Honor Thy Father… even if you’re also an adult!

Honor thy Father - Morton FamilyMany of us have more than one man in our life, and on Father’s Day we get to admit that when we honor both our father and the father of our children.

Michelle Morton finds it easiest to start out Father’s Day with having her children honor their father with a special breakfast. They follow that up with taking him out for an activity he particularly enjoys but doesn’t often have the chance to do, such as golf or a movie. From there her family extends the celebration to include the other important men in their lives.

“Have dinner time be the time you spend with your dad or grandpa. If there is more than one, go out for a family dinner, or have a cookout at home and everyone celebrates together,” Morton explained. As a special touch, she never lets her children forget to make something: “…The kids make homemade cards – that sweetens the deal.”

A Fort Wayne reader, “Mary,” is still struggling to find a way to honor all of the important men in her life on Father’s Day without running her family ragged. “I like to spend time with my father. I drop by only for about 30 minutes even though I would like to stay longer because by the time I get out of church, it is 1:30 p.m. and I know we have to get up to my husband’s parents.” She feels torn between family obligations and church: “The day of, I dress three kids for church on my own, help 10 3-year-olds make a Father’s Day craft in Sunday School, attend the church Father’s Day carry-in (which I brought a dish for), visit my father alone while the kids nap at home, get home, pack them up and drive over an hour to my in-laws, visit for three hours, then pack everyone up and go home.” This leaves her feeling exhausted and overtaxed and not in a very celebratory mood.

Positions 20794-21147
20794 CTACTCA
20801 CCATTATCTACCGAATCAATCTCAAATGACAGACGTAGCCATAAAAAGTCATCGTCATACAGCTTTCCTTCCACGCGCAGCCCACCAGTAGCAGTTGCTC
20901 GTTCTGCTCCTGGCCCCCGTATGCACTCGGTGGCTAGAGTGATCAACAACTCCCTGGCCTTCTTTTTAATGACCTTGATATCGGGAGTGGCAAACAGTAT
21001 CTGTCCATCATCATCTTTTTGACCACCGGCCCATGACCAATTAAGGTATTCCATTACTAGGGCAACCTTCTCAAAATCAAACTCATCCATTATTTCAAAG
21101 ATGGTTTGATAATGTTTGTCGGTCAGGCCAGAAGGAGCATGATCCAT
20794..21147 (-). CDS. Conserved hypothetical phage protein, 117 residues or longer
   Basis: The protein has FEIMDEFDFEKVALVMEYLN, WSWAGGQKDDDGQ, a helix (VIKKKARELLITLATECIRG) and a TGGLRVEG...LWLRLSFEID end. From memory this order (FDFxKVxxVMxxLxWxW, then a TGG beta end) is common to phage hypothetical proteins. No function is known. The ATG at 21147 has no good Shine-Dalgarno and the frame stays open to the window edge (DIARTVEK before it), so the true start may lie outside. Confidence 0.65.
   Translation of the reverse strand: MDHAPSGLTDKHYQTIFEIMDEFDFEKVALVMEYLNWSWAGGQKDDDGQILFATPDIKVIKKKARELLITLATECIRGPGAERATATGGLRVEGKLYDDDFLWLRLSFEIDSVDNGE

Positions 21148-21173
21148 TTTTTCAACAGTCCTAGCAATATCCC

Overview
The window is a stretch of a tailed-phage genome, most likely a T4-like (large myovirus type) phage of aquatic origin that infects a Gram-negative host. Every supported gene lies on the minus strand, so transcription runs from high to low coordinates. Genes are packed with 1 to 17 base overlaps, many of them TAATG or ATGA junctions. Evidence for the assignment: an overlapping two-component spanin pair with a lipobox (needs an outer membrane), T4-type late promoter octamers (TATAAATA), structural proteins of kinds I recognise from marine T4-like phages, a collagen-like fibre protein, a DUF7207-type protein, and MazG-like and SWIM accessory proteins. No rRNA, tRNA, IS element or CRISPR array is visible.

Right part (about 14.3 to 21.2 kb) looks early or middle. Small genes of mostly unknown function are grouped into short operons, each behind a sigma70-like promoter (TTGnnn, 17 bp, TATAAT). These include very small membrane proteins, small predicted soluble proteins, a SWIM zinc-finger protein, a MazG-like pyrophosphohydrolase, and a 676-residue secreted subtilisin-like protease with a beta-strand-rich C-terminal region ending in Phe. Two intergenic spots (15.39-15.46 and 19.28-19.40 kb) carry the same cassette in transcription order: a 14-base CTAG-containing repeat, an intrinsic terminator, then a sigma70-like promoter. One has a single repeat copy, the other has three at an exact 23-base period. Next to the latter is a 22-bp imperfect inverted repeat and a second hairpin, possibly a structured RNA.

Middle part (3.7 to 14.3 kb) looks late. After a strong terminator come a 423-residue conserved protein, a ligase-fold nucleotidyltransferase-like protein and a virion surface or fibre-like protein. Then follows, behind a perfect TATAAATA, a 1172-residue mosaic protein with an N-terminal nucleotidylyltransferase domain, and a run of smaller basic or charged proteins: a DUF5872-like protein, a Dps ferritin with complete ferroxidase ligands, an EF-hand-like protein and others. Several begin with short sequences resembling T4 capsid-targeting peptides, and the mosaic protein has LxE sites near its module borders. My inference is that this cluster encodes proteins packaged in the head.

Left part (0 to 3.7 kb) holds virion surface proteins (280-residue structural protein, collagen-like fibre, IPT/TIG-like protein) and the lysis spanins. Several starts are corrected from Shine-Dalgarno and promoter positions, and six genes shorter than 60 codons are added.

Although it may not be easy to do on a day where it may feel as if there are competing interests, try to strike a balance that works for not only the special men in your life, but for you, too.

Debra Lynn’s family incorporates a more nontraditional approach that honors both parents: “We avoid gender-specific terms at our house whenever we can — and we are also aware that there are fantastic parental figures in all our lives who are not necessarily our biological parents. So we call both Mother’s and Father’s Days, Parents’ Days (we just celebrate two collective ones a year instead of one each). So that keeps everyone happy,” shares Lynn.

Two special days instead of one for mothers? That may be an idea worth trying.

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About Drema Drudge

Drema Drudge received her MFA in Creative Writing at Spalding University and has had her fiction most recently published in The Louisville Review, Mused, ATG, Mother Earth News, and Penumbra. She is a frequent contributor to the popular Chicken Soup for the Soul series. Drema is married to musician Barry Drudge. They have two grown children, Mia and Zack. Feel free to visit Drema's website where she explores her passion for writing about art at dremadrudge.com.

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